Full-Disclosure was not the only security vulnerabilities discussion list but somehow it has always felt like the one that counted. The announcement by admin John Cartwright that it is closing thanks to the actions of an unnamed security researcher (it has been plagued with legal actions) has understandably been greeted with dismay by researchers.

Its importance was its independence in a field where the other well-known and more moderated list, Bugtraq, fell into the hands of Symantec around the same time it was founded in 2002. So what did it achieve and does it matter that it is disappearing?

There is no argument that Full-Disclosure has had a huge effect on the vulnerabilities field, helping to turn something software firms were allowed not to care about into a major public and software relations priority. Equally,the world has changed since 2002. A growing number of important security flaws no longer make it on to public forums, being traded for cash to middle men and the vendors themselves. With bug bounty schemes now becoming the norm, security flaws have gone from esoteric pursuit to a money-making profession.

"This is a real step backwards for the security community. While the loss of a news source like full disclosure will be replaced, the reason for the shutdown is the real loss for the community. For years security by obscurity was the prevalent approach even among large ISV's. Pressure from forums such as full disclosure helped changed that approach,” agreed AlienVault’s Russ Spitler.

“Today, every large ISV has some form of response program and most bug bounties to encourage responsible disclosure of issues - a success whose credit does in part lie in early players such as full disclosure.

However, Ilia Kolochenko of Swiss security outfit High-Tech Bridge was blunter.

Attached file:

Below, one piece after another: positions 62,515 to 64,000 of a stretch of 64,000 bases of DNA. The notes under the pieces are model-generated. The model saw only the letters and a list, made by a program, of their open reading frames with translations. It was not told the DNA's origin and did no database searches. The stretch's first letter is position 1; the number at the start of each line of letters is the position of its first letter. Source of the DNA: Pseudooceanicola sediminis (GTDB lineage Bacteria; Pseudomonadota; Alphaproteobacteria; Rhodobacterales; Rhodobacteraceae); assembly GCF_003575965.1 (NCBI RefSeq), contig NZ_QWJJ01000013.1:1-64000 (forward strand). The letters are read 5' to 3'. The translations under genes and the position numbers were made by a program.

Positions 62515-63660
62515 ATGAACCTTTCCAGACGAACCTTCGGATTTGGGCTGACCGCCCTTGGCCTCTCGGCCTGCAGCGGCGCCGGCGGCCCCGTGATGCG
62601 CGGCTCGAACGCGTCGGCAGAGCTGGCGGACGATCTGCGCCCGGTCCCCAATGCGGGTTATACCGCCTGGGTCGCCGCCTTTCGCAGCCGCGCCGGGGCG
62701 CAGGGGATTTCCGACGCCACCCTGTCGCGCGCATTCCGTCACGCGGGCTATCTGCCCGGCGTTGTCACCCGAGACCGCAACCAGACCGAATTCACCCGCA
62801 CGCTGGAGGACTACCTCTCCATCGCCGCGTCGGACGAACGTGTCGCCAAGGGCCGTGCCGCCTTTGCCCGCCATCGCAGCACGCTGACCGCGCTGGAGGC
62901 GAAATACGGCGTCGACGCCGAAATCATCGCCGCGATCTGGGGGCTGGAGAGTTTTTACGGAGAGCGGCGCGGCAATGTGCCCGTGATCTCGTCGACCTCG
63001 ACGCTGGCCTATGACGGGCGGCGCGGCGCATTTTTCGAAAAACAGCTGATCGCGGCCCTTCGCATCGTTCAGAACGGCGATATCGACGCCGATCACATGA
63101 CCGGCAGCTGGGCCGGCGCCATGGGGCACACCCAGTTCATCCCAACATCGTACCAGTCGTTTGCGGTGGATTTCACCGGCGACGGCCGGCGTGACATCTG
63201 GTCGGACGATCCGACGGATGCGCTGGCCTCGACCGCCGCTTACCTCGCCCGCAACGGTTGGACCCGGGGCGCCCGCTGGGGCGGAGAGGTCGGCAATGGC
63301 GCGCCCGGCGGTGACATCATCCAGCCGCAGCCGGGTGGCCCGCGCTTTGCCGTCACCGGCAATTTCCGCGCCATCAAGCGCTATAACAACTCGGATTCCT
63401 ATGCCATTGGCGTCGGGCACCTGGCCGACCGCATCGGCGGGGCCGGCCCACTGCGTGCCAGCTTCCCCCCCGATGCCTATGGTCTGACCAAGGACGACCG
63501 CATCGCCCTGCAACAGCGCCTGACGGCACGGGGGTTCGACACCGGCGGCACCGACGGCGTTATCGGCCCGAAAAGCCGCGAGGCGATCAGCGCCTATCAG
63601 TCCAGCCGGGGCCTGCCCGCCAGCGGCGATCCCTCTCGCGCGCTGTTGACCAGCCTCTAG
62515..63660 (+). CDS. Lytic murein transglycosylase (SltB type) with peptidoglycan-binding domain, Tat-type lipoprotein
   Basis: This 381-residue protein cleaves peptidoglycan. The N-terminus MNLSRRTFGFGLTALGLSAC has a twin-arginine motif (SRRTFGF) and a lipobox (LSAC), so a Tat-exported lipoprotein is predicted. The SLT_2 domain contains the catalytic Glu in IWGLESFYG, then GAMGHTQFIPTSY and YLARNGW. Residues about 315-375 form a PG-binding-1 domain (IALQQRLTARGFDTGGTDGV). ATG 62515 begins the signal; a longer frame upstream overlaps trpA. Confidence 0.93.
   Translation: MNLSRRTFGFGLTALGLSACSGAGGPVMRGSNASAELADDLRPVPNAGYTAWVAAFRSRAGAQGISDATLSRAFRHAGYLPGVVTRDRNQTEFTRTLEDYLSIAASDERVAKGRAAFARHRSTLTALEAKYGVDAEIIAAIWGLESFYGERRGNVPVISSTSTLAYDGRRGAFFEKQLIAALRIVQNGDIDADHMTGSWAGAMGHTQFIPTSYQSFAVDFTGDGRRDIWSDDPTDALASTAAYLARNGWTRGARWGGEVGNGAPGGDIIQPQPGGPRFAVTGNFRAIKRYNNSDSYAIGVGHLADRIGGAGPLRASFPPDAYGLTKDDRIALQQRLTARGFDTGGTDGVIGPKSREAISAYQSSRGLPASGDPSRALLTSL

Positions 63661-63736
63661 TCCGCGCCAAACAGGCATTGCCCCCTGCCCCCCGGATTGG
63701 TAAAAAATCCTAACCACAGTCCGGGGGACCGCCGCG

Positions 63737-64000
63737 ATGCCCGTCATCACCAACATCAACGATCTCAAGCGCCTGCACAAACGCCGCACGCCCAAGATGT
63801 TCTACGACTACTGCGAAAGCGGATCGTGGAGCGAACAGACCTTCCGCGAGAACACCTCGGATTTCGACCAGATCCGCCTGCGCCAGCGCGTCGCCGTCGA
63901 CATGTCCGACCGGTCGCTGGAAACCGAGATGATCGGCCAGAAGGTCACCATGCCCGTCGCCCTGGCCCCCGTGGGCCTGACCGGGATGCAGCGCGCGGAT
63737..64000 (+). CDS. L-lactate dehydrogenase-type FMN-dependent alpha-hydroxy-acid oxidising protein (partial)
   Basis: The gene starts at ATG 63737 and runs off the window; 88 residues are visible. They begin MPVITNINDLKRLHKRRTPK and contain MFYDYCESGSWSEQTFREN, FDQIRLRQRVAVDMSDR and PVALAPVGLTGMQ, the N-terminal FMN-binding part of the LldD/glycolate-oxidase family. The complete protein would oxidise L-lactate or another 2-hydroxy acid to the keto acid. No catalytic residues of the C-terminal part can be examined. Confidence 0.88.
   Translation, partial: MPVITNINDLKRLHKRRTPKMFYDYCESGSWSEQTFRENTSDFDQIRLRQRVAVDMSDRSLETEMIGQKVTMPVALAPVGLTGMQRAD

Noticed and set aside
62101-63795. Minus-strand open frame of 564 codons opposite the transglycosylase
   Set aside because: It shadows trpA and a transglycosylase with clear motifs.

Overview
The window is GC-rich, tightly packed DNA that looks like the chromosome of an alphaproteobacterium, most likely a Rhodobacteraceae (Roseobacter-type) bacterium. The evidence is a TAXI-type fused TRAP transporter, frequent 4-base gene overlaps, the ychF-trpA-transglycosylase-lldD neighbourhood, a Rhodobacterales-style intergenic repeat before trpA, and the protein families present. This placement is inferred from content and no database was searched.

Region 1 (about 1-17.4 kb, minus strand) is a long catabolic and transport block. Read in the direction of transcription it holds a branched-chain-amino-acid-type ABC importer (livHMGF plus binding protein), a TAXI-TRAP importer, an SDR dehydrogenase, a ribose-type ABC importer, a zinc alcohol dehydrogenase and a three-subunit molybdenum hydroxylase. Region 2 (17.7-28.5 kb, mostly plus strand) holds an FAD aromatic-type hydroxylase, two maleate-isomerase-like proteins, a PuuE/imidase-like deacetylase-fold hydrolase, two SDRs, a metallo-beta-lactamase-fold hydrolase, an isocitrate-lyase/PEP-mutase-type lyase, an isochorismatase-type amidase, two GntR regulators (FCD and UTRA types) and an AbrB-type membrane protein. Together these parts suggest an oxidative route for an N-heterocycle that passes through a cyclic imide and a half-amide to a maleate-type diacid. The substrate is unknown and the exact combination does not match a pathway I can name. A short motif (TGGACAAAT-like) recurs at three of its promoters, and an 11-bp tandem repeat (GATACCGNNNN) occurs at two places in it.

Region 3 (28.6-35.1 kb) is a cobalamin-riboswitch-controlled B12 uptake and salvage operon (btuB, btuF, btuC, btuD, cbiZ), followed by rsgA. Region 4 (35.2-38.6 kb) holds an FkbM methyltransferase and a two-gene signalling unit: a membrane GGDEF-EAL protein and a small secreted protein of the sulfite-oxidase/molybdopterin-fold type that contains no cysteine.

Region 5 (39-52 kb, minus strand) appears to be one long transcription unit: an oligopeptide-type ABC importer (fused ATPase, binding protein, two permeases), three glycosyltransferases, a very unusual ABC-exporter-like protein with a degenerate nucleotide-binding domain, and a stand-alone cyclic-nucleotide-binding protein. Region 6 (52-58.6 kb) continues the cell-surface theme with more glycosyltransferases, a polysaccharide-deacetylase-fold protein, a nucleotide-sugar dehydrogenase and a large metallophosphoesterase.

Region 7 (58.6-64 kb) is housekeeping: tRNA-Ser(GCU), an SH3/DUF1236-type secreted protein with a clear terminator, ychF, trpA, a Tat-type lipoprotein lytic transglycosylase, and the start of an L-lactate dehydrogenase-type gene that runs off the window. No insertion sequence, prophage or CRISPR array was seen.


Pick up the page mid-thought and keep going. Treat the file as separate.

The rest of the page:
"The end of the Full-Disclosure list is definitely a milestone for the information security industry, a very sad one as years ago Full-Disclosure used to be one of the most reliable and popular sources of infosec/hacking information. But those days are gone and skilled hackers - both Black and White Hats - are no longer motivated to inform the public of their findings and exploits for free. They either work for vulnerability research companies like Vupen, participate in bug-bounties or simply sell 0days on the hacker black market. Obviously Full-Disclosure cannot exist without high-quality content, so I think this is why John Cartwright’s decision to suspend the Full-Disclosure list is entirely reasonable, but still sad.

As to the barriers to its work and evidence of drift:

“Being a regular reader of the list I also regularly see some off-topics, "holy wars", fakes and other garbage that administration has to filter every day. So, I perfectly understand the decision to suspend this list, as managing such a list in a proper way is a titanic daily job, especially nowadays."

Its impressive that motivated campaigners have lasted this long but also a fact that the professionalisation of vulnerabilities and their increasingly private disclosure have changed the dynamic. Enthusiasts are becoming more marginal. What remains extraordinary is that the actions of one individual can bring down something as prominent as Full-Disclosure.

Let's give John Cartwright of Full-Disclosure the last word:

"There is no honour amongst hackers any more. There is no real community. There is precious little skill. The entire security game is becoming more and more regulated. This is all a sign of things to come, and a reflection on the sad state of an industry that should never have become an industry."